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Monday, March 8, 2010

Fungal exposure and inner-city children

In another effort to pin down factors that increase asthma morbidity in inner-city children, Pongracic et al. report results from their study of effects of indoor and outdoor fungal exposure in children with asthma and fungal sensitivity. The authors use a subset of children from the Inner City Asthma Study (ICAS) with positive skin tests to at least one of four fungi: Alternaria, Cladosporium, Penicillium, and Aspergillus (mixed species). Indoor and outdoor fungal sampling was performed every six months for 2 years. Questionnaires were administered by phone every 2 months collecting data about number of symptom days, nighttime awakening due to asthma, number of days the child’s activities were limited by asthma, missed school days, and ED and unscheduled doctor visits.

Compared to other subjects in the ICAS who had negative skin tests to fungi, the fungi-sensitive children had significant increases of number of symptomatic days and unscheduled clinic or ED visits on days when total combined fungal exposure was increased. Increased indoor fungal exposure was associated significantly with unscheduled visits, with Pencillium exposure having the most profound effect.

Pongracic and colleagues also report effects of specific fungal exposure in children that had negative skin tests to one or more of the 4 fungal extracts tested, but with at least one positive skin test to a fungal allergen. Increased outdoor exposure to Alternaria and Penicillium in children not sensitized to either was found to increase the number of symptomatic days, while increased indoor exposure to Penicillium was associated with increased medical visits, which is similar to the finding in children sensitive to Pencillium.

The authors discuss several limitations associated with their research. Sampling technique did not include collection of indoor floor dust samples, and was of short duration during low-activity periods in the home. The fungal sampling design did not include sampling in the homes of unsensitized children. Outdoor sample collection was short duration and episodic, which might not reflect fungal counts over a long period of time. Additionally, the finding of increased impairment among children not sensitized to one or more of the fungi used in the skin testing confounds the outcomes on numerous levels.

Dr. Pongracic shared the following comments with us:

“It is our hope that these findings, which have shed light on the role of outdoor and indoor fungi in asthma morbidity among inner-city children, will lead us and others to several avenues of clinical and translational investigation. Future directions include (1) environmental interventions directed against fungi and their ability to reduce asthma exacerbations and to improve asthma control; (2) mechanistic studies of the health effects of fungi on non-sensitized individuals; (3) development of novel methodologies to assess ongoing fungal allergen exposure; (4) exploration of viral-fungal allergen and pollutant-fungal allergen interactions as they pertain to asthma exacerbations in urban populations; and (5) performing similar studies of other populations, including suburban and rural children, to ascertain whether these relationships exist beyond the inner city.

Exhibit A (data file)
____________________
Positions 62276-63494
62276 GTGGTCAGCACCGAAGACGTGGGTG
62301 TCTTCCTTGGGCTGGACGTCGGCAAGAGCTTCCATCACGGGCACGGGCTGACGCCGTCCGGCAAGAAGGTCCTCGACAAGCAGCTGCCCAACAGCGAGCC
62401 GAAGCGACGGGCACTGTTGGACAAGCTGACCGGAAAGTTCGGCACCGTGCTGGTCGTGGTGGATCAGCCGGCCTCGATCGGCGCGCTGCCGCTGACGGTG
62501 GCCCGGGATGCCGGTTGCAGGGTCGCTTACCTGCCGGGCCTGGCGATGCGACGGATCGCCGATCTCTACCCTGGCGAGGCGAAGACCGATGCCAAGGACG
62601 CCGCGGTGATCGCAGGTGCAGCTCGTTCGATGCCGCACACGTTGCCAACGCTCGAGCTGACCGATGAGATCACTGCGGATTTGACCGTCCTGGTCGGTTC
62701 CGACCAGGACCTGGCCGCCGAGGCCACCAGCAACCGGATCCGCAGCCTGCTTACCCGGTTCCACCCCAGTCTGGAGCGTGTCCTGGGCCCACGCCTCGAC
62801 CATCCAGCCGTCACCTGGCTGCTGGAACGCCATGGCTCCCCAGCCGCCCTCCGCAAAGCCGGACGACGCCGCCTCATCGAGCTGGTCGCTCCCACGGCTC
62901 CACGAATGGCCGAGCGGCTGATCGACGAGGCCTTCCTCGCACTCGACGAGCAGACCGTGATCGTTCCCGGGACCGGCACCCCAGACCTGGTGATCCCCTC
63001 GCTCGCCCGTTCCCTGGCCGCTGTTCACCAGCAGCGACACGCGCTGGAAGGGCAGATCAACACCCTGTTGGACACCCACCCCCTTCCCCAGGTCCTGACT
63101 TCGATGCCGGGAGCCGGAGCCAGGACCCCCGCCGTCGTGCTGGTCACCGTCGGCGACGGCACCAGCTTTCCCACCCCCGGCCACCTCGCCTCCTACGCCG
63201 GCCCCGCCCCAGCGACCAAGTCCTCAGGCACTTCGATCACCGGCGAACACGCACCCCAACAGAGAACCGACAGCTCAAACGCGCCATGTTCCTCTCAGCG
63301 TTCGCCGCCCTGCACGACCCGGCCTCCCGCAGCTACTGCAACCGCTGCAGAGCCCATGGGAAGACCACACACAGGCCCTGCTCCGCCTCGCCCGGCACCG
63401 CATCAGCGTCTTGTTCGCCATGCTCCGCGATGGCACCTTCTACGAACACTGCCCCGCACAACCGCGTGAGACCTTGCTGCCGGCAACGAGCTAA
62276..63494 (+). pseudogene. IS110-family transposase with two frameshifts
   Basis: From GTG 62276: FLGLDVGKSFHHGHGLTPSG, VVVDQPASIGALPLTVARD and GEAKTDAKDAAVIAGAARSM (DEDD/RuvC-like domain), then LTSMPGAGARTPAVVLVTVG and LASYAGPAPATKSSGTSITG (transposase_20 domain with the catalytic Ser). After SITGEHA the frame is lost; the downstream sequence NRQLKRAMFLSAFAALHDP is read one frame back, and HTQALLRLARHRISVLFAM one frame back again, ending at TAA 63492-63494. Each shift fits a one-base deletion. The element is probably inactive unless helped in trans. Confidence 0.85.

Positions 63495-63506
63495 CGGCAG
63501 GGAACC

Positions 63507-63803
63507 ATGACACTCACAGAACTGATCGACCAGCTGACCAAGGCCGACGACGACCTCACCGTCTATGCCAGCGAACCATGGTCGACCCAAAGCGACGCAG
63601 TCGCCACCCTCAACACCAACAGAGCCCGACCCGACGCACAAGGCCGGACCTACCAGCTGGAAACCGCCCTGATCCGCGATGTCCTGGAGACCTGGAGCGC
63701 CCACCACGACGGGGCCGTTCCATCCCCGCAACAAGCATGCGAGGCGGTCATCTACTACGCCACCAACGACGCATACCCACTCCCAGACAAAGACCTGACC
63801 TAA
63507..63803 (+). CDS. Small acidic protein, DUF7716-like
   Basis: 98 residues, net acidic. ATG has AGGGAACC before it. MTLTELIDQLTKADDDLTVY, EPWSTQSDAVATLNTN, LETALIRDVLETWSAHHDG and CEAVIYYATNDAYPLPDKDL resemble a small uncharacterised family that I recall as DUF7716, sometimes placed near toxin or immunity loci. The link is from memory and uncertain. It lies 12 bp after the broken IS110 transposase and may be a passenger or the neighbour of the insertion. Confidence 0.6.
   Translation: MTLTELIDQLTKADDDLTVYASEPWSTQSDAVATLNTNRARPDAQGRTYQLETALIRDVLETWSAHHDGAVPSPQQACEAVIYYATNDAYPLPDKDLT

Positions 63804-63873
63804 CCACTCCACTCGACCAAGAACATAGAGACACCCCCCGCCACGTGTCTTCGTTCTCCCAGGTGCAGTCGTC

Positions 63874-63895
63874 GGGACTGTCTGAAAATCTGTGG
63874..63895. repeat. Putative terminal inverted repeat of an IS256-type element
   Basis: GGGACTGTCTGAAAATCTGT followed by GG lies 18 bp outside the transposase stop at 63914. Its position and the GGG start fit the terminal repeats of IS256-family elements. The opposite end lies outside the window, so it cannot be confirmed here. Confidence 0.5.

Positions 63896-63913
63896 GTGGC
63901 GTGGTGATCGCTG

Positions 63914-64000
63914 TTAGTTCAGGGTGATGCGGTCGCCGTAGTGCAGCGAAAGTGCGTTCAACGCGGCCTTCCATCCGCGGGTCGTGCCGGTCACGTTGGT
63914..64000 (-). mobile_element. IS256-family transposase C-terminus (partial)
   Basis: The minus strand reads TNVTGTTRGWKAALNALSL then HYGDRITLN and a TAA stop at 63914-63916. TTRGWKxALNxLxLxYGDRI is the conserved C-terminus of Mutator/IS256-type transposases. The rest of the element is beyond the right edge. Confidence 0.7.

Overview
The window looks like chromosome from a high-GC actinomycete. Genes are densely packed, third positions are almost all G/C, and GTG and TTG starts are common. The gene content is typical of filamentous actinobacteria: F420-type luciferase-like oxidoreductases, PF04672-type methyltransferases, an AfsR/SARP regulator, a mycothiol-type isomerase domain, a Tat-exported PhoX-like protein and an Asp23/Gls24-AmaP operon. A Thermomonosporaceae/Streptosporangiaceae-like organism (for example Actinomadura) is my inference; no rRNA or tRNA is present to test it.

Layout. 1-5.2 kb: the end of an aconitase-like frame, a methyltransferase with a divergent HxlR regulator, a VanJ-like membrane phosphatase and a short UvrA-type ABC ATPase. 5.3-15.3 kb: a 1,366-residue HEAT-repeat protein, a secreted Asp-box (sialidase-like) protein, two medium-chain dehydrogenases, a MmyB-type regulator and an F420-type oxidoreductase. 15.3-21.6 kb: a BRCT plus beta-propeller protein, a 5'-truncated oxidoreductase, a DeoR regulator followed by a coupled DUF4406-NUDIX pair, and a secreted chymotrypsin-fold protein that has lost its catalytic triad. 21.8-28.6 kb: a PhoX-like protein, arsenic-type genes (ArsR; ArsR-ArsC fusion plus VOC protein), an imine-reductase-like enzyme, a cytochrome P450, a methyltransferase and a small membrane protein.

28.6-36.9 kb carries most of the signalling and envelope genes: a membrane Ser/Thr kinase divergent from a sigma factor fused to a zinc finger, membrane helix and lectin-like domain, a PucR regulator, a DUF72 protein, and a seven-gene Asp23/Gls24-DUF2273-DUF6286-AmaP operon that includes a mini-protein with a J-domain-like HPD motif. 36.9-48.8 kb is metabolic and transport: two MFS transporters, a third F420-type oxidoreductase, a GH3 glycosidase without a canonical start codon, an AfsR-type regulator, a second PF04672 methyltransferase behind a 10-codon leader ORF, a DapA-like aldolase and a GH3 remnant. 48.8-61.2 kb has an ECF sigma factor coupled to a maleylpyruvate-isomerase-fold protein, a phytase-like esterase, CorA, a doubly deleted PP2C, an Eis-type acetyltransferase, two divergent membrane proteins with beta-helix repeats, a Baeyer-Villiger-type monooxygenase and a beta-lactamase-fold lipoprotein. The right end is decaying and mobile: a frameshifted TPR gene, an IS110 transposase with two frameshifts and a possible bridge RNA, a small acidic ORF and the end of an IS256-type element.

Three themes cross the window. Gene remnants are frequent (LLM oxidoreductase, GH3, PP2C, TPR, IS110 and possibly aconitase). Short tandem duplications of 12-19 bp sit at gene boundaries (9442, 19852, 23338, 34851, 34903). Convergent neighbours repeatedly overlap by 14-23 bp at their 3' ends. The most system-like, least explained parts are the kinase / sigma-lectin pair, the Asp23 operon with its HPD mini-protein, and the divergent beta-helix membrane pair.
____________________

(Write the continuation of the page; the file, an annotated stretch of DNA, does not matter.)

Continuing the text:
There are a variety of opportunities to extend these findings to clinical practice. Certainly, assessment of the inner-city child with asthma should include investigation for sensitization to multiple fungal allergens, through skin testing or in vitro testing. Our findings should also prompt health care providers to not only consider cockroach, mouse and dust mite allergens in their assessment of the home environment but also fungal allergens. Given the extensive use of cellphones among inner-city families and the widespread availability of digital camera functionality on these phones, individuals could be instructed to photograph household conditions that promote/reveal mold growth to help identify specific sources of problems and inform potential interventions. Broader education should be instituted regarding understanding risk factors for household mold contamination, how to identify it when it occurs and how to intervene. Public service announcements for notification of periods of high concentrations of outdoor airborne fungi could be an efficient and effective means to inform people of potential increased exposures and to recommend keeping windows closed to reduce indoor entry of fungal allergens.”

We want to hear from you. Please feel free to post your own questions or comments below. All questions and comments will be forwarded to the authors for a response.

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